is a business venture borne out of a 100-plus year history in Dimmit County, Texas. The dream of building an orchard began with a desire to pay homage to the L.R. Vasquez family and their decades of support to Asherton and its community.
In 2012, the dream of a Texas olive orchard was launched into reality. 1836 grows and produces a boutique olive oil from four varieties: Arbequina, Mission, Picual and Tosca.
We believe in the Texas olive industry. We believe in contributing to the Texas olive industry and in extending our family legacy in Texas.
When you pour 1836, the aroma is so much more than just olive oil. It’s an experience.
This isn't an advertisement of any kind, but as a chef I've always felt obligated to share the reasons behind my success in the kitchen, and I feel it's necessary to also share brands and recipes as well to help other chefs and foodies grow as a community. It's very rare that I come across a brand that has me switching out my pantry, until I came across this olive oil, and it's from Texas! And I've been trying different brands for years. Usually the mark of a good olive oil is tested with just bread and balsamic, I like to do shots of olive oil on its own, and with this I can. Growing up Sicilian we use olive oil for everything, including topical for hands and face to keep skin young, and to keep hair strong and shiny. I've got this Texas brand in my hair, my hands, and my tummy!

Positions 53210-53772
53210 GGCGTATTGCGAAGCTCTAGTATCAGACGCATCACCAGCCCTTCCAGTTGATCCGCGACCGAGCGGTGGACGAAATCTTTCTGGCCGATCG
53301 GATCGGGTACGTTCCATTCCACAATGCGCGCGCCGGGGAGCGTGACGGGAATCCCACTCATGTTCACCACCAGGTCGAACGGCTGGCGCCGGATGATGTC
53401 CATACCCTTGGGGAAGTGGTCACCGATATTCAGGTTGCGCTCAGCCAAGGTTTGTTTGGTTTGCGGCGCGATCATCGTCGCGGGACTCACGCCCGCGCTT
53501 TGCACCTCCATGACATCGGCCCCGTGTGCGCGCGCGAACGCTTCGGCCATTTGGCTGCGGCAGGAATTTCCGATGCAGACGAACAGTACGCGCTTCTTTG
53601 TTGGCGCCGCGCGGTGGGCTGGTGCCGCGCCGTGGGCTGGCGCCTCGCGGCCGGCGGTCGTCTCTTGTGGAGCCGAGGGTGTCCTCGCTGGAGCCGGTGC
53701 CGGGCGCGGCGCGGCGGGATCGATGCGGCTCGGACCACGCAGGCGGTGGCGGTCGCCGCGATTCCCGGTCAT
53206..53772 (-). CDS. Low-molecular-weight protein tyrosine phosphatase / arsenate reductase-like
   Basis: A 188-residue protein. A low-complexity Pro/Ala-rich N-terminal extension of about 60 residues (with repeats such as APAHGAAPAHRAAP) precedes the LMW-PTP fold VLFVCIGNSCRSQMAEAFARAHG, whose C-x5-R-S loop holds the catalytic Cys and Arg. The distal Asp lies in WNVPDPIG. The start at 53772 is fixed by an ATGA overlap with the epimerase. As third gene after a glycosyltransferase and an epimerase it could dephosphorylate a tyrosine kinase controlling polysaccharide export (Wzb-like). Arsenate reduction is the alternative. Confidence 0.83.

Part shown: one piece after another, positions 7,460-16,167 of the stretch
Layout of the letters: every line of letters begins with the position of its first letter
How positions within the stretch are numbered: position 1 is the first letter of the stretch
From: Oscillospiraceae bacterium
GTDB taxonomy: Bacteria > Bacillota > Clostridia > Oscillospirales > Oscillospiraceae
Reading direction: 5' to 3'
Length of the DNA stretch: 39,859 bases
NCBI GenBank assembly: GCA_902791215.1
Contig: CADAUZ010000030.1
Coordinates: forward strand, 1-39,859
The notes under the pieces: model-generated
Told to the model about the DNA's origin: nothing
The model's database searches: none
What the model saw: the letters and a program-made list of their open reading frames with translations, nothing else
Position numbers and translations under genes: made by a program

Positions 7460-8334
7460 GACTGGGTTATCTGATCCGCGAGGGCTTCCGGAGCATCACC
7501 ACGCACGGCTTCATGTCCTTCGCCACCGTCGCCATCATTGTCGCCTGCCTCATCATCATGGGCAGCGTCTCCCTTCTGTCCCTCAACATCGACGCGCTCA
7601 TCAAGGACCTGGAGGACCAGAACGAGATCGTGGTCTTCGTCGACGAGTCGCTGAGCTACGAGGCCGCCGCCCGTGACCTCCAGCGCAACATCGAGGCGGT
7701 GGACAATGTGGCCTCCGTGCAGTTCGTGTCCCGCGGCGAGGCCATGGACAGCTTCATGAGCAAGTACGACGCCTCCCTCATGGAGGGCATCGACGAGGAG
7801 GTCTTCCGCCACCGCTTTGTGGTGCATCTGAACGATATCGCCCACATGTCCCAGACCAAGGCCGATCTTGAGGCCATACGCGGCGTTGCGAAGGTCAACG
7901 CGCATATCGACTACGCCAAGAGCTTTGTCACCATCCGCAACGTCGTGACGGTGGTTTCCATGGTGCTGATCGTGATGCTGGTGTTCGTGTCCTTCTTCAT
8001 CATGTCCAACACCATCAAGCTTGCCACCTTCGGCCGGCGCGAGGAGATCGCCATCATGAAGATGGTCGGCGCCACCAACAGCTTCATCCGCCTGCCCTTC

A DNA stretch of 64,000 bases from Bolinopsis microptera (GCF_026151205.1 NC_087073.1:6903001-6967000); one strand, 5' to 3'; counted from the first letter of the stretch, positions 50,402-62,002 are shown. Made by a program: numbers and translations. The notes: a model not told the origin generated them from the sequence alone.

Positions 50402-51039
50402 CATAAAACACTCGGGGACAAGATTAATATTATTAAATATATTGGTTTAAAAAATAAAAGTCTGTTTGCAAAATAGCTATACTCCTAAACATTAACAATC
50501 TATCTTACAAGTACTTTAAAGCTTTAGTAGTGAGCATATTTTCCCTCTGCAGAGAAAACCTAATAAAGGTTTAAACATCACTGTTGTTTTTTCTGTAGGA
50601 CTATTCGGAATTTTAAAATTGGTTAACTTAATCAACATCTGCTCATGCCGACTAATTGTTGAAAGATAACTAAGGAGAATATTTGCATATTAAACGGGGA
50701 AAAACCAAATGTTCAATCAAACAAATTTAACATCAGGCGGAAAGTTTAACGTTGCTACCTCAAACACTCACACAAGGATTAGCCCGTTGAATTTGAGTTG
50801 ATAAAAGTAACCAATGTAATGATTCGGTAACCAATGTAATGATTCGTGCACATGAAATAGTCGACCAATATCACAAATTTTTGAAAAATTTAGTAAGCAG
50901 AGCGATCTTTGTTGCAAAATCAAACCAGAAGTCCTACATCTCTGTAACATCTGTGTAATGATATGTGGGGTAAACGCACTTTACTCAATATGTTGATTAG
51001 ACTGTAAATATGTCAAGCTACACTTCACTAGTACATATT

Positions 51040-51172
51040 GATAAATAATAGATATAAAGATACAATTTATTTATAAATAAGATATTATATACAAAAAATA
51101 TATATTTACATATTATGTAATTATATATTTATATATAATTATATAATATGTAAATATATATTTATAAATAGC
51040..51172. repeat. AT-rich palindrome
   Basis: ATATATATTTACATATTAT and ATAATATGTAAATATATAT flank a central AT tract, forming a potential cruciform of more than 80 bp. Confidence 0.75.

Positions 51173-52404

You can literally taste the sunshine in the air, the love in the hands that picked the olives and the history in the soil, quite possibly this is the best olive oil I’ve ever tasted.
So, so happy that there is an olive oil producer in Texas that is obsessing over all of the right details, producing one of the most complicated olive oils I've ever tasted in America. Great job on that @1836oliveco. Proud to have y'all on the shelf at @revivalmarket.
Fine olive oil is and has been an essential pleasure in my life. I’ve spent a lot of time in Provence and have savored freshly milled olive oil from the likes of Domaine Richeaume at the foot of Mt. St. Victoire. I’ve gone out of my way to source other fine olive oils from France (historically among my favorites), as well as Spain, Portugal, Greece, Italy, California—even New Zealand. When I first tried Kerry Thornhill’s 100% Estate Grown “1836” Texas olive oil, I bought 6 bottles of it—not because I’m a Texan (if anything, I can be skeptical). I was that taken by it. Over several months, I’ve tried it against what I consider to be among the best in the world—in the world, mind you. While great olive oils have their unique flavor characteristics and “terroir”, Kerry’s “1836” olive oil has clearly earned its place on my table as a standout olive oil that can keep company on a world stage. If it were on the table of some of these other world class producers I’ve tried and admired, I think their eyebrows would gesture approvingly. Very well done, Kerry! Very well done!